Roll cameras! And Action.

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Photo by Kristian de Lespinois

Filmmaking takes cooperation and teamwork, but what do filmmakers do when the star of the film doesn’t show up?

In late April, students from Noatak and Kivalina spent a week in Kotzebue producing short films with 18 of their peers. Working with Kristian de Lespinois and Mick Pacifici, Evergreen Films, and Brice Habeger, Piksik, the students secured actors, camera, and the fishing gear to make a film about fishing on Kotzebue Sound. But when the cameras were rolling and no sheefish were biting, they quickly discovered that they had to rewrite their movie.

These juniors and seniors were filmmaking as part of Northwest Arctic Borough School District’s ReadiSTAR program. Piksik and Evergreen worked with the students during one of their two-week stay.

“When we bring students in for two weeks, we are focusing on preparing students for life after high school,” said Zonda Martin, a Secondary Career and Technical Education Specialist with the School District, about the ReadiSTAR experience. “Giving the students the opportunity to work with industry professionals allows the students to explore occupations that a village school would not be able to offer.”

Students produced their own films. At the start of the week, students developed story ideas into a script. Then the students worked in groups as they acted, directed, and shot their films. All students undertook the final step of editing the group’s footage, as they produced their own version of the final short film.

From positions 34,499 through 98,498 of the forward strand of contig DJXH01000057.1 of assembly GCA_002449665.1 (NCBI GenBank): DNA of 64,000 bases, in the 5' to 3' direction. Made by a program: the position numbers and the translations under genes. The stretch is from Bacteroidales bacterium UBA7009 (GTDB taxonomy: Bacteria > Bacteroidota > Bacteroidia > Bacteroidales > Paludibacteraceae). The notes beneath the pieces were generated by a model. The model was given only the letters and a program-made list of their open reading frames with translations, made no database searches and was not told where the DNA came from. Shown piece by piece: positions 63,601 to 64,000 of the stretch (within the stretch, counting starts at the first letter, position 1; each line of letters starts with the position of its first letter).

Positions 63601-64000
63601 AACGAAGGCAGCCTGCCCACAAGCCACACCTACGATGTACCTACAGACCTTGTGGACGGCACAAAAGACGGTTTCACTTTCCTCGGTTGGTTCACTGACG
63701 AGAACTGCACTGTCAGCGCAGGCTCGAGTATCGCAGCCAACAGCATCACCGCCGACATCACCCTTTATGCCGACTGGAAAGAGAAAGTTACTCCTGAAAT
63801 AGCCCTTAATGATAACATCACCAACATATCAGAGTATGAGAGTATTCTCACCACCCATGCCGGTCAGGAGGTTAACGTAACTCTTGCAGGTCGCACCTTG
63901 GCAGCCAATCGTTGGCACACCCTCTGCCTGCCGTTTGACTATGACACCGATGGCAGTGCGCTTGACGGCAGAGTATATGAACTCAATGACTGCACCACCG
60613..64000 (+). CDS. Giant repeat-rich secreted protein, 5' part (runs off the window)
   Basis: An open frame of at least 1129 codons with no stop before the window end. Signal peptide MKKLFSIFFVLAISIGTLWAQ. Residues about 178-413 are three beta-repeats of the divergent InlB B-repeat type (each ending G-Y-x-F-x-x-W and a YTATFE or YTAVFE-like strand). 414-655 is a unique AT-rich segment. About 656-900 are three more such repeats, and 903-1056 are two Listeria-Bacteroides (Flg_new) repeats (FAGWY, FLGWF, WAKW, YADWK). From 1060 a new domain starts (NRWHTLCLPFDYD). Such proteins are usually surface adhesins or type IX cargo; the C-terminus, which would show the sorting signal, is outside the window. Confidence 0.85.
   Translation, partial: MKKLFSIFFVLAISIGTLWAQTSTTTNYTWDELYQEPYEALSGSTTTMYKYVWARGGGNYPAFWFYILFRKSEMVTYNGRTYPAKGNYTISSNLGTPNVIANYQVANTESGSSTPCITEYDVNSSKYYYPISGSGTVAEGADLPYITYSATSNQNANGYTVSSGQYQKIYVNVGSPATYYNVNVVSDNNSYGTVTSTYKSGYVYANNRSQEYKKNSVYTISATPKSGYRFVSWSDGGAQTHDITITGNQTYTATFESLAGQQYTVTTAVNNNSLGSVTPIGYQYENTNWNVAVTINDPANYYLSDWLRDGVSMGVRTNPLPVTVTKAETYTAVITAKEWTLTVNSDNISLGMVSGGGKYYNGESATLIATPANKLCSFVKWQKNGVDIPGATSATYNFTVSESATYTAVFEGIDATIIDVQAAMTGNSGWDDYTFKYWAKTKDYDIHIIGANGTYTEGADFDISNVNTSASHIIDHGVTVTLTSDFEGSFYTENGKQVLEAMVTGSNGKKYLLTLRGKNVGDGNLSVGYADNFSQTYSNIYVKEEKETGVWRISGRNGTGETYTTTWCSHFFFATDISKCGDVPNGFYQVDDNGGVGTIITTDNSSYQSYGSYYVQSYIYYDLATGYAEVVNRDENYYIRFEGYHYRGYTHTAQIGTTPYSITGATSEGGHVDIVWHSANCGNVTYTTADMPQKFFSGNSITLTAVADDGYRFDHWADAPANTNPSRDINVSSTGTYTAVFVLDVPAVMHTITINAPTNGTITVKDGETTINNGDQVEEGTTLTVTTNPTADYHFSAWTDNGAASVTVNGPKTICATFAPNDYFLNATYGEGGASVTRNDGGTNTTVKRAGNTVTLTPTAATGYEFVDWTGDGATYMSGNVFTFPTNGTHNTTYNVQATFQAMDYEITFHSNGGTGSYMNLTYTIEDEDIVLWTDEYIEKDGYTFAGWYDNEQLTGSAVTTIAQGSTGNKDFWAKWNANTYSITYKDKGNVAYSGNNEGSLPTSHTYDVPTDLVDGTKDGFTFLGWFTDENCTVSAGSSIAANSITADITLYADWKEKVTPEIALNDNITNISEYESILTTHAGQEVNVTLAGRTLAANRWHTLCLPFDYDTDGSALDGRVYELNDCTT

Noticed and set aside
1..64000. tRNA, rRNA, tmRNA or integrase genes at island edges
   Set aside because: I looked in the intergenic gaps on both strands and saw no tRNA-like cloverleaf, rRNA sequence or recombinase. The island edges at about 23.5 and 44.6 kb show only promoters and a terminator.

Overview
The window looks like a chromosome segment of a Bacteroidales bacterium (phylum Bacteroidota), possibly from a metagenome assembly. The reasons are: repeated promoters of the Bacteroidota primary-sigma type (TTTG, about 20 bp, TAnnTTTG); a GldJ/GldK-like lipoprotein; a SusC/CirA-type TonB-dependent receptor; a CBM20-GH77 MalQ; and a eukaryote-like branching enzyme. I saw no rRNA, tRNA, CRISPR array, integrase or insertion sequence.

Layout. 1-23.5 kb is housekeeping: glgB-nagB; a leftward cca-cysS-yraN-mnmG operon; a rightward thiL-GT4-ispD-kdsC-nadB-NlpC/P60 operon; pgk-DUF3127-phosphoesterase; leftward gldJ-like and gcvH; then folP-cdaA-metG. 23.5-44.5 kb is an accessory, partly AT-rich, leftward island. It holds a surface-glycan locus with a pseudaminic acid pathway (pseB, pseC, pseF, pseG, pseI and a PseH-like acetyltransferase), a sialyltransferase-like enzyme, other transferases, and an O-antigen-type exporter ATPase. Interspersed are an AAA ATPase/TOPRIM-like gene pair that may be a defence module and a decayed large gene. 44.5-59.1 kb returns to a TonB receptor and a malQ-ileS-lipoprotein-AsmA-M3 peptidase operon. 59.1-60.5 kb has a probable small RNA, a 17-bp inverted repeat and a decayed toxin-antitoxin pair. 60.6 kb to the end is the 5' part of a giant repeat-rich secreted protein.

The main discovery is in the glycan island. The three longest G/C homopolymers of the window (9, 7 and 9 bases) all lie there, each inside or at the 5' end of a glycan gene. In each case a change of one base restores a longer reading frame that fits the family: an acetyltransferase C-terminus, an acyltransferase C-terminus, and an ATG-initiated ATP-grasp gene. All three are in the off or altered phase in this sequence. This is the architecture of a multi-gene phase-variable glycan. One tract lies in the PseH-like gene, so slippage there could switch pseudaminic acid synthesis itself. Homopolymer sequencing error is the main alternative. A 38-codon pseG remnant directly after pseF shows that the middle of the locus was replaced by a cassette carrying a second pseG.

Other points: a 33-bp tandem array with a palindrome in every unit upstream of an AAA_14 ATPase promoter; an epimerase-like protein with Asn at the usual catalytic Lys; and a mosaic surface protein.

“My favorite part of working on filming was editing the clips. It was fun seeing how all the work came together,” said Lynette “Maayuk” Adams, an 11th grader from Kivalina, as she worked on her laptop putting the finishing touches on her film Living the Iñupiaq Values.

The week ended with a film festival at the new STAR dormitory. Sitting back in their chairs, the appreciative audience of students and instructors shared laughs, and bags of popcorn, as they watched their first experience in filmmaking with titles like Empress Attack, Ice Fishing on the Kotzebue Sound, and Kung Fury.

Reflecting back on the week Habeger said, “Our favorite part is showing all the films, and listening to the audience having a good time. Sharing is what filmmaking is all about.”

Piksik, a subsidiary of NANA Development Corporation, is based in Anchorage. It provides support services to commercials, television shows, and feature films shooting in Alaska. Piksik recently announced a partnership with KTUU (an NBC-affiliated TV station serving Anchorage) to produce an Alaska-based docu-reality series for network television.

Evergreen Studios, based in Los Angeles, produces content and builds narrative worlds for theatrical, television, comics, web, mobile, and video game platforms. They produced the 20th Century Fox film Walking with Dinosaurs 3D, based on the BBC series.

This is Piksik and Evergreen’s third year jointly funding a filmmaking workshop for students in the NANA Region.

Piksik.com

To see the students' videos, visit the NANA Development Corporation YouTube channel.